I remember one middle school summer, hanging out in the arcade room of the neighborhood 7-11, with a row of quarters lined-up on the Sky Shark machine. My best buddy and I would trade off the controls, after each death, until together, we finally beat that game. Afterward, we got our slushies and stepped outside, where a couple of banged-up Huffy bikes shared a chain. We were talking about the X-men. We discussed how awesome that would be if they made an X-men movie, or better yet, an X-men video game, where you could actually choose any one of those characters and play them, either alone, or fighting side by side with your best buddy.
Thirty years later, the world has become a nerd’s paradise. All of those middle school dreams have since become realities. The super hero movies and video games are simply incredible. And some of the comics being produced are the best that they’ve ever been.
When my daughter brought home her Avengers shirts, she proclaimed that Marvel was far and away the best, and that DC just sucks. Now wait just a minute. The kid buys a tee-shirt, and suddenly, she’s been transformed into something of a comic aficionado? I don't think so. Clearly, she needed some straightening out.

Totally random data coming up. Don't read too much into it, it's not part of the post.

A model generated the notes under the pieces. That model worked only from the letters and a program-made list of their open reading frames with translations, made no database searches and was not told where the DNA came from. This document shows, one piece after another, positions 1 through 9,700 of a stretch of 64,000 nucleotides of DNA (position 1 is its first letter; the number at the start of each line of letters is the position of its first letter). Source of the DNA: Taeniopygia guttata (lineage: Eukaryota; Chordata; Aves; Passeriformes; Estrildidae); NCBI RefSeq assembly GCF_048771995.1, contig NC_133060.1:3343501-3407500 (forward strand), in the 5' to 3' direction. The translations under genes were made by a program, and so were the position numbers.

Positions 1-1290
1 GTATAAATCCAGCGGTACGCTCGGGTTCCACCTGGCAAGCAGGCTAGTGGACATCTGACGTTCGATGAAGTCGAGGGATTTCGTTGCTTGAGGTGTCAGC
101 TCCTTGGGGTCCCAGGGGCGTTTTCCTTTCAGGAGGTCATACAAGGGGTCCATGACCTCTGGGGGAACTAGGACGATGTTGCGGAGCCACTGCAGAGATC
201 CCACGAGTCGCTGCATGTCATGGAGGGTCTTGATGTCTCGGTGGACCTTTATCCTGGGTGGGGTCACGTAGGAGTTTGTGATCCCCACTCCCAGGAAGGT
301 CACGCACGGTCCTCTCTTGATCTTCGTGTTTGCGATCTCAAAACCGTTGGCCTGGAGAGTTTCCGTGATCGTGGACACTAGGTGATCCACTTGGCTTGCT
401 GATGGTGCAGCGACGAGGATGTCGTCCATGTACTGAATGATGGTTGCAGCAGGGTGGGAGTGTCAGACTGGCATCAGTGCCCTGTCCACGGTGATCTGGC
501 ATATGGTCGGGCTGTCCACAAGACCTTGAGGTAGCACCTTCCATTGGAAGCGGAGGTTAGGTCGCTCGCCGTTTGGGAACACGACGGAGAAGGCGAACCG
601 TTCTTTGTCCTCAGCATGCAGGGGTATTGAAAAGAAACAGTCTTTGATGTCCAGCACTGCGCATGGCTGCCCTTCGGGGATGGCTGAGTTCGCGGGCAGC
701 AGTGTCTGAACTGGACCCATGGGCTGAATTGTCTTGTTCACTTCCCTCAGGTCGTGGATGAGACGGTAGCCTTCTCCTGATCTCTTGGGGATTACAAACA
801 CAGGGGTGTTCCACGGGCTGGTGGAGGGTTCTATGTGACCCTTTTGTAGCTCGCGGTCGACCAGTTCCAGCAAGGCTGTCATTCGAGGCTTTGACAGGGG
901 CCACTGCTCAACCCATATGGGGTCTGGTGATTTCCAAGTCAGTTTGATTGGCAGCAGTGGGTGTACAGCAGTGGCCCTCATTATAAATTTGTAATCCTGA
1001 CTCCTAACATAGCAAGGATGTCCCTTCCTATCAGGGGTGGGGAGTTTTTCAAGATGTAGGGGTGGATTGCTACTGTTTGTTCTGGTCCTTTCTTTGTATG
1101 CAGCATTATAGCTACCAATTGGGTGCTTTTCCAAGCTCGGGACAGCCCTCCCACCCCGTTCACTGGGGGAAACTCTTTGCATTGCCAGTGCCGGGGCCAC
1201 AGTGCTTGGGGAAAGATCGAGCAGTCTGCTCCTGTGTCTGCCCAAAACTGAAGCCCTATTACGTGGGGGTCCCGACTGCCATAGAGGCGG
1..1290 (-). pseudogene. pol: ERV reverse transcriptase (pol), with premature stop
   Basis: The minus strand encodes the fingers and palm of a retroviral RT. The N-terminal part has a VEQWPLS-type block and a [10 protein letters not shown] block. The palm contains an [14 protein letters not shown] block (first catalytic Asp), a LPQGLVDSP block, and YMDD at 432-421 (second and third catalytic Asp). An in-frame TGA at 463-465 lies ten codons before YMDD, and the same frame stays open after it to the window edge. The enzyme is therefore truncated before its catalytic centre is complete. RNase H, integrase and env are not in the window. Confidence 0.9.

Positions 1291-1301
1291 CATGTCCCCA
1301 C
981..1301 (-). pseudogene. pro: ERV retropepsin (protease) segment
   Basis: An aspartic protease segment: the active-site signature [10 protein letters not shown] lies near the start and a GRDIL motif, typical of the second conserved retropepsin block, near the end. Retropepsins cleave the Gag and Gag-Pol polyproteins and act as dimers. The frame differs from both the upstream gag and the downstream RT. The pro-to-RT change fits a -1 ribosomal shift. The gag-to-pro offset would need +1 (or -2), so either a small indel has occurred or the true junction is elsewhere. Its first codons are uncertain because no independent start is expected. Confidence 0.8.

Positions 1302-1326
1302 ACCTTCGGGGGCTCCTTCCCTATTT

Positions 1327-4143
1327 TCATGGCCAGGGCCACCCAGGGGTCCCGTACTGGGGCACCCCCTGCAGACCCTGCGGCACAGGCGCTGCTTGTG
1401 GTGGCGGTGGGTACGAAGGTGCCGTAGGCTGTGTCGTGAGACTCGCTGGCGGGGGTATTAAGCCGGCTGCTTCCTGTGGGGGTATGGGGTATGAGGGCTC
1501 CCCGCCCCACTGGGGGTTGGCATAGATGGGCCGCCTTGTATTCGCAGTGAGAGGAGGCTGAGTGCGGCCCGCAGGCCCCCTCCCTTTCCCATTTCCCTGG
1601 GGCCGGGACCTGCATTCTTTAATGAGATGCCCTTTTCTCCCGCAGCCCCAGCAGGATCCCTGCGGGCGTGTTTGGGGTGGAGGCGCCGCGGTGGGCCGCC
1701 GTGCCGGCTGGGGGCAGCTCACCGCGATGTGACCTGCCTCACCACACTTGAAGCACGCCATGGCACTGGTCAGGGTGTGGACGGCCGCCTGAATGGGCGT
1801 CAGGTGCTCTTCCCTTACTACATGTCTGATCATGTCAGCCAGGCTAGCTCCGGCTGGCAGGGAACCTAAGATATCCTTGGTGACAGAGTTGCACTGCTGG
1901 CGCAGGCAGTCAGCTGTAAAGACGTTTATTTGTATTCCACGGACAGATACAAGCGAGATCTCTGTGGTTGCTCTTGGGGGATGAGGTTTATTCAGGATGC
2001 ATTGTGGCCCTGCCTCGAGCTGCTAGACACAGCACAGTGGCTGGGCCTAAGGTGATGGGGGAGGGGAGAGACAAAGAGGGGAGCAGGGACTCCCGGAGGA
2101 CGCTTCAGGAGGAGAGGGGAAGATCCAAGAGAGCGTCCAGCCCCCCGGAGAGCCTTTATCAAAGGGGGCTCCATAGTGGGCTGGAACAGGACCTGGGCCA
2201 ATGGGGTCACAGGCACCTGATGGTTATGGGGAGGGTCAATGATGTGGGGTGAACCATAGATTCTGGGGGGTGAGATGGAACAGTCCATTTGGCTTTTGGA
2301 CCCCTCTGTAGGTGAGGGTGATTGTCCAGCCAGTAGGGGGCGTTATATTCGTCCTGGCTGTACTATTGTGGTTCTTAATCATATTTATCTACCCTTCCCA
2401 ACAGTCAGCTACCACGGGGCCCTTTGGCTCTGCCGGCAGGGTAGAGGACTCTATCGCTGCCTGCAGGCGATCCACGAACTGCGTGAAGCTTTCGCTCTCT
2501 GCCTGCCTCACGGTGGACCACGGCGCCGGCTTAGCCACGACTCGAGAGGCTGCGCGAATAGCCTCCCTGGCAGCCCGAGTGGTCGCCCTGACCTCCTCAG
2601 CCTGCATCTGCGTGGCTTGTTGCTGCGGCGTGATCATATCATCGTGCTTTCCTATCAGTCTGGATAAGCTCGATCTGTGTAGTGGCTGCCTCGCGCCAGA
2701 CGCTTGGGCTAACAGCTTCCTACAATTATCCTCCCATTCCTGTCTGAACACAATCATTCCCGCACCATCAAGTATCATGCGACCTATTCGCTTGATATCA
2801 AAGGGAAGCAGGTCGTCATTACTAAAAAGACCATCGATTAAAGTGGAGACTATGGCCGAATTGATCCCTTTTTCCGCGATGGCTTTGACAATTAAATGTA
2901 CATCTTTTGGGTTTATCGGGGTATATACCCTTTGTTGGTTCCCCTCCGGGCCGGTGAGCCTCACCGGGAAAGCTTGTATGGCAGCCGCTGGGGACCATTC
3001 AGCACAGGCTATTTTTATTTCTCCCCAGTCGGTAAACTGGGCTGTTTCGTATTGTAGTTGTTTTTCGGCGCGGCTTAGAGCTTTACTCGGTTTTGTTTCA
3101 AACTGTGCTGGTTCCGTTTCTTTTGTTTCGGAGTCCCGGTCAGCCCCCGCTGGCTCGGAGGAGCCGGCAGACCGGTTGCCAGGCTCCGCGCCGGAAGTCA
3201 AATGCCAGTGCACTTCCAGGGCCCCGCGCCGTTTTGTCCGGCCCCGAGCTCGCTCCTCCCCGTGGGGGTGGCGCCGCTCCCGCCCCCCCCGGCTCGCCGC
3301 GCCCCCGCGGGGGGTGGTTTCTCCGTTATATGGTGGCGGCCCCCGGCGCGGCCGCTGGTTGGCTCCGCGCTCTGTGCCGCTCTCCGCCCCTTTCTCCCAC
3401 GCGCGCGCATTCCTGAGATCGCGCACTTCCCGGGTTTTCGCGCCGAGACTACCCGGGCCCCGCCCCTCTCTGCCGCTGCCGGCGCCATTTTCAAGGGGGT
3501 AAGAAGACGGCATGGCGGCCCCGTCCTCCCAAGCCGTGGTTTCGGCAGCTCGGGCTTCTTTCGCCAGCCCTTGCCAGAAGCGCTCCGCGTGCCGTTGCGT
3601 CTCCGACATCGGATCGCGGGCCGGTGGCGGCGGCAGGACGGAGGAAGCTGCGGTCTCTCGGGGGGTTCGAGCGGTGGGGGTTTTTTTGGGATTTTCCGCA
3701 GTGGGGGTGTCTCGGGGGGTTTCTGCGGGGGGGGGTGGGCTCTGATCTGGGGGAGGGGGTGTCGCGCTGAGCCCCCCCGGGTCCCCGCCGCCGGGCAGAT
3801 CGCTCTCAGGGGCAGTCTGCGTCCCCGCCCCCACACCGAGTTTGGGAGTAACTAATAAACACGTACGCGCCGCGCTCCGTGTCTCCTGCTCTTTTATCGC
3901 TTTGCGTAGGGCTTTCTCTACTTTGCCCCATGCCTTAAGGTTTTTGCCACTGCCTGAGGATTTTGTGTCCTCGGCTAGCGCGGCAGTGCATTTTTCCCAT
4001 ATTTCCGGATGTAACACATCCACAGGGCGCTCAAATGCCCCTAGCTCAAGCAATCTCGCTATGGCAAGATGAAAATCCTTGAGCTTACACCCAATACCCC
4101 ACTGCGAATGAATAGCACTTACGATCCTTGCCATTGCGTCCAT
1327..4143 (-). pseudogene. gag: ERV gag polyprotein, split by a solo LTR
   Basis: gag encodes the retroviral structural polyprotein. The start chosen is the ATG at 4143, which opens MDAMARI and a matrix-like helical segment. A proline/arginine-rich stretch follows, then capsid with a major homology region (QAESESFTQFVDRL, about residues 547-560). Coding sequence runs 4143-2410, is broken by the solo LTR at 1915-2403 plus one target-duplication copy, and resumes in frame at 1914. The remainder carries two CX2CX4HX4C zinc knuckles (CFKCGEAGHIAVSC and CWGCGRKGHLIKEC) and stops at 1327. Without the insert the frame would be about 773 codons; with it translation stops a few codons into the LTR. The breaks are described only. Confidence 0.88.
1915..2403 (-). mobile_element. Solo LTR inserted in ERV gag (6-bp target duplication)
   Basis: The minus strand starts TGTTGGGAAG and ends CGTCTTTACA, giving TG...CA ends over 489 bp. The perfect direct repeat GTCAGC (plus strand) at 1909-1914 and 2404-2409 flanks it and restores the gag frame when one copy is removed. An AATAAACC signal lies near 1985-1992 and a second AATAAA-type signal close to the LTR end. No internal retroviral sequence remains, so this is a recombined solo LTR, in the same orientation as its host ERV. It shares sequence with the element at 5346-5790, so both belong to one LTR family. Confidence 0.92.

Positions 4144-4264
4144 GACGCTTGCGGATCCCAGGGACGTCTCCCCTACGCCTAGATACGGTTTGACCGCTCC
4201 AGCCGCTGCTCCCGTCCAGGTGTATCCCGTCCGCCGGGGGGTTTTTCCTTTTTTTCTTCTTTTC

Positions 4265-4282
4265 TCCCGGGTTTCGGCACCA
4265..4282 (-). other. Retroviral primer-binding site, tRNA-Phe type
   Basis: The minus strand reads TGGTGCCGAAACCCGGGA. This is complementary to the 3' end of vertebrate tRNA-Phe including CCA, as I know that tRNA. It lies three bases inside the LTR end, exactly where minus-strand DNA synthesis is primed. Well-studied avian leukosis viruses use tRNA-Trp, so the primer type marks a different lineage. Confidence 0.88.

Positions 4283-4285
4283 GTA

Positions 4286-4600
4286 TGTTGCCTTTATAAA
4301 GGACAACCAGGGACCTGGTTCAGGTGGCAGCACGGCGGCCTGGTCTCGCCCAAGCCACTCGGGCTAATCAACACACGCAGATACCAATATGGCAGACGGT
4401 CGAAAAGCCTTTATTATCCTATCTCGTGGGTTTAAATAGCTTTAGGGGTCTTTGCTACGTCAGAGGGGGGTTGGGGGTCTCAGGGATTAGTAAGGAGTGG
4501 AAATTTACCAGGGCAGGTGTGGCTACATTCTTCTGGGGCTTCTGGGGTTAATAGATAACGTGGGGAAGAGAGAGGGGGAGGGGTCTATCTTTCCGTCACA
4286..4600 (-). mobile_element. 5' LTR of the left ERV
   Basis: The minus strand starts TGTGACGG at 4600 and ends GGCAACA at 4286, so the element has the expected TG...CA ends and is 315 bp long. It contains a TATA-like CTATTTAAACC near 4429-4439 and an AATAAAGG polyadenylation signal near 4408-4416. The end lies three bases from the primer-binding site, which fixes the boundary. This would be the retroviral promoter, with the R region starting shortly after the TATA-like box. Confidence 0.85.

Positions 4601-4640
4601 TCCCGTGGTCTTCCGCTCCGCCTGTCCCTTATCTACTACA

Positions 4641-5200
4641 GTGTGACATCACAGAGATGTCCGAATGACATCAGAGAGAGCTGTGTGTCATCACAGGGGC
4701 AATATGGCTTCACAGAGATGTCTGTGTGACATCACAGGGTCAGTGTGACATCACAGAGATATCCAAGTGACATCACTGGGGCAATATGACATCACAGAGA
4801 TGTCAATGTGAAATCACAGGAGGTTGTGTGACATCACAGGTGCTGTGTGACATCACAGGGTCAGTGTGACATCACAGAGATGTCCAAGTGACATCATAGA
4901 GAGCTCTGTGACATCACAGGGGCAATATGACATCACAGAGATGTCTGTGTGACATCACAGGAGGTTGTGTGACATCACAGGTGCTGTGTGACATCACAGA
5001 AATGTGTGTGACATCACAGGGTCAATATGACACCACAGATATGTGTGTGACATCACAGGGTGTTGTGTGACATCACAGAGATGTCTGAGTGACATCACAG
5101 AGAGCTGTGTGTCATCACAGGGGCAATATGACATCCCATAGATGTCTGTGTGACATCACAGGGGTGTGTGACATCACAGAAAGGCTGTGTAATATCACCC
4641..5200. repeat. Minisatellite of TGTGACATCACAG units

When Bob Kane created Batman, back in 1939, he inadvertently birthed an icon. But, less obviously, he also initiated the classic dynamic between the hero and the juxtaposed super villain that would be imitated, but never quite duplicated, for the next seventy years. Bob Kane matched his dark and brooding detective with an aversion to killing against a maniacally flamboyant, killer clown. It just doesn’t get any better than this. At first attempt, it was absolute perfection in the hero-villain archetype. Pure genius. And this polarized dynamic between the hero and his antithesis has since been done and redone, but it always falls short of the perfect marriage between Batman and the Joker.
When I was my daughter's age, I was a comic addict. But, once I hit my teen years, I guess I became embarrassed, so I reluctantly dropped the habit. Fast-forward three decades ...
Two years ago, DC launched their “New 52” campaign, where they rebooted all of their titles back to issue #1, erasing all of the past history, missing arms, dead partners, and alternate universes, and starting each story again from scratch. This infuriated a portion of nerd-dom, but I was elated. It was a perfect excuse to resurrect my old addiction. I was no longer an insecure and embarrassed teen. I was a grown man, who didn't give a shit.
Choosing the titles to which I was going to subscribe was just as much fun as it was when I was twelve. Maybe even more fun. Because forty-year-olds have a lot of things that twelve-year-olds do not, like credit cards. My idea was to subscribe for one year, to each of the iconic DC super heroes, follow them, and based on my experience, I would continue or discontinue the subscriptions at the end of that year.